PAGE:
Shout-out to Chris Brickley for the work he’s put in on improving Butler’s weak point.

But it’s not just the deep balls that are working wonders. He’s knocked in a couple of mid-range jumpers in this series, some of them the classic side-step pull-up that other top-tier shooters in the league consistently show. His cuts to the rim are terrific, catching defenders by surprise when their heads are turned. He’s mismatch hunting in pick-and-roll (more on this later). His bounce is back, unsurprising given the extended rest he got after the Heat’s penultimate regular season game.

As Max Strus, who scored 14 points and had 4 assists, said: “We got Jimmy Butler on our team. It’s really as simple as that.”

Tough as it might be for casual NBA observers who barely watch games outside of the teams in Los Angeles, New York, or other major markets might believe, having Jimmy Butler on your team is often enough to come out victorious.

“Just equally as impressive as his offense, he did some amazing things defensively,” Spoelstra said.

And that’s what makes Butler more commanding compared to other star players in the NBA today. Pair his attention to detail on defense with his potential to takeover games on offense and you have undoubtedly one of the 10 best players in the league.

The series is far from over, even if Miami looks like the clear favorite. The Hawks, who ranked second in the NBA in regular season 3-point shooting, have hit only 22-of-76 (29%) from deep this series. Trae Young in particular has gone 2-of-17. Atlanta is 20-3 on their home floor since the second week of January. History has proven that role players – in this case for the 8-seed, Kevin Huerter, Bogdan Bogdanovic, De’Andre Hunter, and company – play better at home.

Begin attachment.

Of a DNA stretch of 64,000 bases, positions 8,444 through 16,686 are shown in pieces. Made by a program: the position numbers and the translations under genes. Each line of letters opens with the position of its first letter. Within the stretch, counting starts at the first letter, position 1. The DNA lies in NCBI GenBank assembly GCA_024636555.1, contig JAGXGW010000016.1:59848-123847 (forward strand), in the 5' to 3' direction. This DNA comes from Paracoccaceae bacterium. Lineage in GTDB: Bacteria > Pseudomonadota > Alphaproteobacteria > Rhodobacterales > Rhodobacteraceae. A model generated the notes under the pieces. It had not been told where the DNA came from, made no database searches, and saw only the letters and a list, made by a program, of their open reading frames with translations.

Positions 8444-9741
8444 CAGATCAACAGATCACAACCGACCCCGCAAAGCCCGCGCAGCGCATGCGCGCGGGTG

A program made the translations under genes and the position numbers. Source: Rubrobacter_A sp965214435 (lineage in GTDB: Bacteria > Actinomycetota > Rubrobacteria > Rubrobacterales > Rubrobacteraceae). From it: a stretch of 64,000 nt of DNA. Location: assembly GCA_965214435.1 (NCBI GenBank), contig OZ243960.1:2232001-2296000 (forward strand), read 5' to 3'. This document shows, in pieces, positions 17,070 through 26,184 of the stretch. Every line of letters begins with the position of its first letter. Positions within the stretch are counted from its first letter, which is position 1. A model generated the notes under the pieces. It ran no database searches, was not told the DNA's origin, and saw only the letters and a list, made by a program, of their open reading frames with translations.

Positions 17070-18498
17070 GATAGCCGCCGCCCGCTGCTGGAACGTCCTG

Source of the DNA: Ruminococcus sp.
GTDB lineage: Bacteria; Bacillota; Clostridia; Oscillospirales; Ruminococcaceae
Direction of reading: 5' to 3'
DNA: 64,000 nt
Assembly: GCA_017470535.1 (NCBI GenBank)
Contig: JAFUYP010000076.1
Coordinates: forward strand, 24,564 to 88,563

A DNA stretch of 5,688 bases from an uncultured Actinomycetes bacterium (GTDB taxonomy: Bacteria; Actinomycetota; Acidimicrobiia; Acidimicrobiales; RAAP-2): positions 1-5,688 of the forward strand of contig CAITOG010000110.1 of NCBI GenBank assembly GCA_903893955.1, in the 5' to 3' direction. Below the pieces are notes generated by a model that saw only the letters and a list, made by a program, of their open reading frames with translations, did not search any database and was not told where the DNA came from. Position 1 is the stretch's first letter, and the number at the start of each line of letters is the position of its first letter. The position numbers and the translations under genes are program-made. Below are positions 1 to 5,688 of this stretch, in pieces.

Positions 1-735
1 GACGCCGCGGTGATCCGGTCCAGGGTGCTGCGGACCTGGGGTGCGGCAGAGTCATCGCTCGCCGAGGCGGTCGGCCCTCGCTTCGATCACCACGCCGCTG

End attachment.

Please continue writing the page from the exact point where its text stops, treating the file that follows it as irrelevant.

Atlanta had a chance to tie Game 2 with a little under three minutes remaining despite playing far from their standard of a “great performance.” That’s an encouraging sign for a team which just last playoffs made the conference finals.

Miami would counter with this: through two games, Bam Adebayo, who had COVID last week, Tyler Herro, and Lowry have shot only 18-of-49 (37%) from the field. Like Atlanta’s 3-point shooting, conventional wisdom says those shooting numbers will progress to the mean. Bam and Tucker also dealt with foul trouble on Tuesday that likely won’t duplicate in back-to-back contests.

All Miami needs to do is win one game on the road – teams who go up 3-1 in the first-round advance nearly 96% of the time – and they’ll be one step closer to the second round.

And when all else fails, they have Butler, who seems to have a target in mind when he needs to score. For as disruptive as Trae is against the opposition, he’s also a walking mismatch for the opponent on the other end:

The Hawks are taking every measure to avoid Young from switching on to Butler in pick-and-rolls. That slight delay for Jimmy’s initial defender to recover paired with Trae’s, what was it, “Olé” defense, is detrimental to the Hawks – especially if Young can’t balance it out on the other end.

The series is beginning to get really chirpy. Young is essentially asking the referees for more calls in post-game pressers. There’s still the question of a possible Clint Capela return, which would help Young’s interior playmaking.

There are more chapters to be written about this battle and the entertainment value is only expected to shoot up. After all, it’s not a series “until a road win team wins.”

But in Game 2, as Ian Eagle eloquently explained, “it [was] the Jimmy Butler show tonight in South Florida.”

Damn right it was.

Two down, fourteen to go.